The main armament was ten 13.5 inch (343 mm) 45-calibre Mark V guns, disposed in five double turrets all positioned on the centre-line of the ship. "A" turret was positioned on the forecastle deck, and had an uninterrupted arc of fire over the deck of some 300 degrees. "B" turret was placed immediately aft of "A", one deck higher. In theory the arc of fire of "B" turret was also 300 degrees; in practice, because of the insistence by the Admiralty of the retention of sighting hoods in turret roofs, firing over "A" turret caused intolerable blast effects in "A" turret, limiting "B" therefore to firing on broadside arcs only.[7][8] "Q" turret, positioned between the after funnel and the after superstructure and one deck level lower than "A", had an arc of fire of 120 degrees on either beam, with no possibility of fire either ahead or astern. "X" turret was at the same deck level as "A" turret; positioned on the quarterdeck and superfiring over "Y" turret, it possessed a theoretical arc of fire of 300 degrees over the stern, but in practice suffered from the same limitation as did "B" turret in terms of firing over the lower turret. "Y" turret was placed on the quarterdeck at the same height as "Q" turret, and enjoyed an uninterrupted arc of fire over the stern of 300 degrees. Maximum ammunition stowage was one hundred rounds per gun.[9]

Sixteen four-inch (102 mm) 50-calibre Mark VII breech-loading guns were shipped as secondary armament. They were disposed symmetrically, eight being in the forward superstructure with fields of fire forward and on the beam, and eight being in the after superstructure and firing on the beam and aft.[10] The number of guns was reduced to thirteen during the war, and a 4-inch anti-aircraft gun was installed on the quarterdeck.

Four 3-pounder saluting guns were carried high in the superstructure.

There were three 21-inch (533 mm) underwater torpedo tubes; one on each beam and one discharging astern. A total of twenty torpedoes was carried.[9]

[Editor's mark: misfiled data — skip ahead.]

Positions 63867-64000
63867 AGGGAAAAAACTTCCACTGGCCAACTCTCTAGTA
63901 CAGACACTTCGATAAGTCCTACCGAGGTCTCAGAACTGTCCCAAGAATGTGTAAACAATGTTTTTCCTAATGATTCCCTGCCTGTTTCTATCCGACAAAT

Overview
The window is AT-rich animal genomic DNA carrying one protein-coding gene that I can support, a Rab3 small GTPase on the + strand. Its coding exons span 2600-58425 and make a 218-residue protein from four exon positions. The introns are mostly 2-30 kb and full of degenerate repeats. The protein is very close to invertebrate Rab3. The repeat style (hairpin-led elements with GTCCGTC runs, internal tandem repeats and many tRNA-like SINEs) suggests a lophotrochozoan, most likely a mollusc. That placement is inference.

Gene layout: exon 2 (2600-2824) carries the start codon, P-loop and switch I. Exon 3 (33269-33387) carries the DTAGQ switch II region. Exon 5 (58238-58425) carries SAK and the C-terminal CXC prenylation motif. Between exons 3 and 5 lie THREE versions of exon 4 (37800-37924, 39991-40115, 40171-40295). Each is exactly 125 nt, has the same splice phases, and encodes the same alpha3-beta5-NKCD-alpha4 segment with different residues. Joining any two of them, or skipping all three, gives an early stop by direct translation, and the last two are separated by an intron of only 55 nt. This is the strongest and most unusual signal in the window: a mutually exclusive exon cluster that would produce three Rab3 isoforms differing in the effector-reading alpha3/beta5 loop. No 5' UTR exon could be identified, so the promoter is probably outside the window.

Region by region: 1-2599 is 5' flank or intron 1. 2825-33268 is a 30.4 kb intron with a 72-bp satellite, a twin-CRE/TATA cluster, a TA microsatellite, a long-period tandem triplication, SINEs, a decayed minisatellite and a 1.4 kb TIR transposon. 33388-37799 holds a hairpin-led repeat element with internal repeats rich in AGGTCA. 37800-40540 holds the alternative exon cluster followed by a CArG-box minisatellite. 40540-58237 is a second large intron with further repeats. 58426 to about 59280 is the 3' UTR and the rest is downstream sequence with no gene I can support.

At the time of the design of Orion, the largest calibre of gun carried by battleships of other nations was twelve inches. It was believed, however, that as part of the continuing trend to increasing size in this class of warship, calibres would inevitably rise.[11] Orion and her sisters therefore received heavier and more extensive armour than had been carried by earlier British dreadnoughts.

The main waterline belt was twelve inches thick, and extended from a point level with the centre of "A" barbette to a point level with the centre of "Y" barbette. The lower edge was three feet four inches below the waterline at normal displacement.[9] Above this belt was an upper belt of eight inches in thickness, which ran for the same length. The belt extended further upwards than in previous dreadnoughts; the upper edge was at the level of the middle deck, giving a total belt height of twenty feet six inches.[9] Forward of "A" barbette the belt was extended by a short length of armour of six inches in thickness tapering to four; and the after end of the belt continued as a short strake two and a half inches thick. The extreme ends of the ships sides were not armoured.

A torpedo defence screen ran from "A" barbette to "Y" barbette, and extended from the lower deck to the bottom of the ship. It was of varying thickness, from one to one and three quarter inches, and was intended to prevent mine or torpedo detonation from causing magazine explosion.[12] An armoured bulkhead ten inches thick ran from the after end of the armour belt around "Y" barbette, and there was a further bulkhead mid-way between this barbette and the stern composed of two and a half inch armour. Both bulkheads extended from lower deck to upper deck level. The forward bulkhead, which ran from the forward end of the main belt on either beam to the forward aspect of "A" barbette, was eight inches thick between the forecastle deck and maindeck levels, and six inches thick from maindeck to lower deck. A further bulkhead of four inches thickness was situated in the bow, one third of the distance from the stem to the forward barbette.